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Togo Elections Could be Postponed Again - 2002-02-26

Opposition leaders and government officials in Togo say next month's legislative elections will likely be postponed for a third time. The delay would come as the opposition accuses the government of manipulating election laws to extend the mandate of longtime President Gnassingbe Eyadema - Africa's longest-serving head of state. Tensions have been high in Togo's capital, Lome, in the run-up to the poll, currently scheduled for March 10.

Hundreds of people have taken to the streets of Lome in recent days to protest, after the parliament this month made changes to Togo's electoral code.

The parliament, which is controlled entirely by supporters of President Eyadema, gave the government increased powers to appoint members of the country's National Independent Electoral Commission.

The commission is to oversee parliamentary elections scheduled for March 10. It will be responsible for vote-counting and announcing the election results.

The March elections - twice postponed - are meant to replace a 1999 vote that the opposition boycotted amid allegations of fraud. The current parliament is an interim body made up of representatives appointed by the Eyadema government.

A member of President Eyadema's cabinet, Foreign Minister Koffi Panou, tells VOA elections may have to be postponed again. The official says that with the poll less than two weeks away, the government has yet to print ballots and make other preparations.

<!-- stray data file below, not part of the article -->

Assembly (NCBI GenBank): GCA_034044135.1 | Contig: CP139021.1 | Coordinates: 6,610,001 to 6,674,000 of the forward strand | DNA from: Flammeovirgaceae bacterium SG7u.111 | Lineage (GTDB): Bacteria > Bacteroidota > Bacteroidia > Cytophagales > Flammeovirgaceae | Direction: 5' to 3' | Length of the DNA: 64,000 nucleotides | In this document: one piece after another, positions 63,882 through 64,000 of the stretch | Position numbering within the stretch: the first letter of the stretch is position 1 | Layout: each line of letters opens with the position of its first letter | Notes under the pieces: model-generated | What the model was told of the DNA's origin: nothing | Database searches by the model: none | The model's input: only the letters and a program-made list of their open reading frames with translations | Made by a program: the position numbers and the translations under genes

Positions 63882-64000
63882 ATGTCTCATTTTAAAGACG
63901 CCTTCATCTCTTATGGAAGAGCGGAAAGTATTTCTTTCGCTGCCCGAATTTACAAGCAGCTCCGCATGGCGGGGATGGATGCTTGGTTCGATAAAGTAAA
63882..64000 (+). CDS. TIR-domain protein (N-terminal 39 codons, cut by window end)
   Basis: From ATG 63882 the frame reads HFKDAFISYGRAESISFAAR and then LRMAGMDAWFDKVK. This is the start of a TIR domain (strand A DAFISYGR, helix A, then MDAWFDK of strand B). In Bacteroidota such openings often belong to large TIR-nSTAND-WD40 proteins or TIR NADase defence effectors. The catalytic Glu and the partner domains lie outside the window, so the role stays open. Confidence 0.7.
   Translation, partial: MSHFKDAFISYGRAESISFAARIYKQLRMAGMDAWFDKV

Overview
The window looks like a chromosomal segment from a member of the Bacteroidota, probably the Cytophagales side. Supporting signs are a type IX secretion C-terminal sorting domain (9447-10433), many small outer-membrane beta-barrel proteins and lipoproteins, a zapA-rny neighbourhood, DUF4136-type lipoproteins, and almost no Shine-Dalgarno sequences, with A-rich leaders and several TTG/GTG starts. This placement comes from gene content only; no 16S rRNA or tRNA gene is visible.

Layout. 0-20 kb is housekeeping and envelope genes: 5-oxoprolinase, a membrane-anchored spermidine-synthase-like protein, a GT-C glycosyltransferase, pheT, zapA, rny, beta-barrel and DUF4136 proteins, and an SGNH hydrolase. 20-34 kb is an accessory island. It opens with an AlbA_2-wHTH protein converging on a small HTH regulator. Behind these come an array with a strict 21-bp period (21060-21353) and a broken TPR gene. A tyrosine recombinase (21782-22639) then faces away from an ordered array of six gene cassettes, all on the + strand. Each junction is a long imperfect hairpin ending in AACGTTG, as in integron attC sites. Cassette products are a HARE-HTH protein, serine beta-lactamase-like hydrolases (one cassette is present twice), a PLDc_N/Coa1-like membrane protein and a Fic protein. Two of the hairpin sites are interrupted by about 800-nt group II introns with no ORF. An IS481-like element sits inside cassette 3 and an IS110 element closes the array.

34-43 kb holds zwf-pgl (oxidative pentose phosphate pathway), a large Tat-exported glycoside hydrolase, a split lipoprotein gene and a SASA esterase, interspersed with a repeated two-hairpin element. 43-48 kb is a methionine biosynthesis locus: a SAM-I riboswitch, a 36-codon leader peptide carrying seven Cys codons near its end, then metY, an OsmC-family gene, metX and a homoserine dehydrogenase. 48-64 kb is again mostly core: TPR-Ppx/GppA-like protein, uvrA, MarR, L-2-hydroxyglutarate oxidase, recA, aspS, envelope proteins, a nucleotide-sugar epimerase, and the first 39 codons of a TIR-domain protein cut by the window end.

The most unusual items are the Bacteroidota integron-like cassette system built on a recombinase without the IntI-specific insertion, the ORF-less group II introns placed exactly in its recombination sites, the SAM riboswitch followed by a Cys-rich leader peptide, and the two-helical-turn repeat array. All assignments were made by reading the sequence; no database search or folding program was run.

Cornelius Aidam is vice president of the opposition Pan-African Patriotic Convergence party. Mr. Aidam, like other members of the Togolese opposition, accuses the government of working to stall the democratic process.

"I think what is behind all these maneuvers is [the government's intent] to put the opposition into a situation where it won't be ready to go to elections," he said. So Mr. Eyadema is just buying time. It will be a massive fraud because, I don't think that in these conditions, the opposition parties will take part."

Parties are demanding that the government release opposition leader Yawovi Agboyibo, who is in prison for making derogatory statements about the Prime Minister - a key ally of President Eyadema.

Tension has been growing in Togo since the government last year began efforts to change the constitution in order to allow President Eyadema to stand for another term in 2003.

In changing the electoral code on February 8, members of parliament passed a measure that requires presidential candidates to reside continuously in Togo during the 12 months preceding the election. Opposition leaders say the move was designed to exclude Gilchrist Olympio, the man considered to be Mr. Eyadema's strongest opponent, from next year's elections. Mr. Olympio has been in exile in Ghana for several years.